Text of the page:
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How to stay healthy in an overwhelming election year



EVERY ELECTION SEASONOur merciless message cycle begins to take people hostage. I’ve been a therapist for about ten years and many sessions, usually centered around my patients’ personal struggles, suddenly take on a political character – an argument with a racist uncle, nightmares about being fired for a rant posted on Twitter exaggerated Drink after reviewing Nate Silver’s latest election analysis.

A poll by the American Psychological Association after the 201
6 election.

My patients are not an anomaly. In a post-election poll by the American Psychological Association in 2016, 57 percent of respondents said politics had stressed them out. In another survey by the University of Nebraska-Lincoln, about a fifth of people said they did or said something they later regretted because of political feelings. Another 20 percent said politics had negatively impacted their relationships with friends and family. I think of more than one wedding that was almost canceled because something was said at the dining table.

Why do we get into this state and how does it happen? There are many theories about it, but no matter what brings us to this place, I can tell you what is happening inside all of us. It could start with a push notification that takes you to Twitter to see what people are saying. Then someone caught sight of someone’s ridiculous comment, your blood pressure went up, you texted a friend to vent, and now you’re ready to take part in the races. The whole system put us in a feedback loop, seemingly designed to press our buttons and activate our stress response.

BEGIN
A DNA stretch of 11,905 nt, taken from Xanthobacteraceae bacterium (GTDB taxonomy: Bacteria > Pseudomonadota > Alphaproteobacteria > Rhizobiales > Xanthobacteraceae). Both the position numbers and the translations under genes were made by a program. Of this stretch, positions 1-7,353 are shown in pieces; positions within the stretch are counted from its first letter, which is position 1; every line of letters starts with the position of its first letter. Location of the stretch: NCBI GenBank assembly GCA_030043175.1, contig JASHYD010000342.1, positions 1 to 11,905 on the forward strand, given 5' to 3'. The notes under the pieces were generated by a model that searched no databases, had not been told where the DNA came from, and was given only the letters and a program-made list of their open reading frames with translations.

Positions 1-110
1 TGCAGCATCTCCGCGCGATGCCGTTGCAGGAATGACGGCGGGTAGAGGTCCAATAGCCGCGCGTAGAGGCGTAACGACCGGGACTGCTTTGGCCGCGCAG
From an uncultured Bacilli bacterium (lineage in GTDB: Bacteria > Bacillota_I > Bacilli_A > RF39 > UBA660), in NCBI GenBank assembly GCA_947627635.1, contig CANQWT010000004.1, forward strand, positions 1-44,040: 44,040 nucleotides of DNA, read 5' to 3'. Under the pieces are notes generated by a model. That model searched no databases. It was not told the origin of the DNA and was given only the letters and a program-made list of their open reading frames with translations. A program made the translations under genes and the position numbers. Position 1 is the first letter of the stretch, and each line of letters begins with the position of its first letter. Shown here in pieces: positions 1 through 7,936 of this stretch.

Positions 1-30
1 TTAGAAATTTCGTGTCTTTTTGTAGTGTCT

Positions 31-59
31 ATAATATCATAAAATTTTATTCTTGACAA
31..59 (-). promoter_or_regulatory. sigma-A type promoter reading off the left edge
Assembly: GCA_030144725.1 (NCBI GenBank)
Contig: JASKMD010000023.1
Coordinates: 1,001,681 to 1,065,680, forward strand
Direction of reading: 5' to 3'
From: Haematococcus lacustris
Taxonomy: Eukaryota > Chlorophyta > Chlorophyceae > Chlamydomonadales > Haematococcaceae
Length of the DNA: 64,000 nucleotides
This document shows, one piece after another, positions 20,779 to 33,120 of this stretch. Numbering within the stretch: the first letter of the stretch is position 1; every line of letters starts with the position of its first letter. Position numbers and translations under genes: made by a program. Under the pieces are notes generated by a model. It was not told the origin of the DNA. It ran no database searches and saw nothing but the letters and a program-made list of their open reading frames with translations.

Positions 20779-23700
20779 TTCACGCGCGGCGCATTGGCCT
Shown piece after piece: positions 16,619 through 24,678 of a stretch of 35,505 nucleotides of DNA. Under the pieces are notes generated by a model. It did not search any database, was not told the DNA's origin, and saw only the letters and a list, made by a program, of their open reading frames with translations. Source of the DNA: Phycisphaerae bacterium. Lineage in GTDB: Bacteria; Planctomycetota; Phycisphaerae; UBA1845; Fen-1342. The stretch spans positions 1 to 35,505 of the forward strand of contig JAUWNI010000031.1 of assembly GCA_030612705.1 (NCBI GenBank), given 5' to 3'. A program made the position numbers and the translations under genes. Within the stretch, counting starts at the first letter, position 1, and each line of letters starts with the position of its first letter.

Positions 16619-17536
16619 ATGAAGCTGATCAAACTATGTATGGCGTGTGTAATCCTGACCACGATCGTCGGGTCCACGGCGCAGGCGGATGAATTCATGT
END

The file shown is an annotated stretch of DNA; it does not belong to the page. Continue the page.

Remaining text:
Results of a survey by the University of Nebraska – Lincoln.

Having that response on high alert 24/7 isn’t just bad for your relationships and social media feed. It can be catastrophic to your health. We keep watching the news or talking about politics in hopes that this will ease some of those fears. But staying engaged can make it worse as we are unable to change the current political narrative and the bad news keeps growing. The more we feel threatened, the more our body relies on the hormones cortisol and adrenaline to survive. Constant exposure to cortisol leads to serious health problems: weight gain, insomnia, heart disease, diabetes, depression, anxiety – and that’s not even an exhaustive list. And no surprise, the worse we feel, the more likely we are to attack friends, family and strangers – or “add to conversation” with a funny tweet or comment. We seem to plunge into a frenzy with no way out.

Defining the problem is the first step in solving it.

But take a deep breath. There is hope of surviving this upcoming election season and it doesn’t require you to give up your smartphone and head for the woods. The truth is, there is no escape from partisan politics. People have disagreed on politics since the first government was formed, probably even before that. Defining the problem is the first step in solving it. In this case the problem is not a political conflict. it’s what we’re doing about it. Use the three tips below to improve the habits and mindset that can help you get through the 2020 elections with your mind and relationships intact. – Avi Klein, LCSW, is a New York City psychotherapist and co-host of Hey, Man – The Advice Podcast for Men.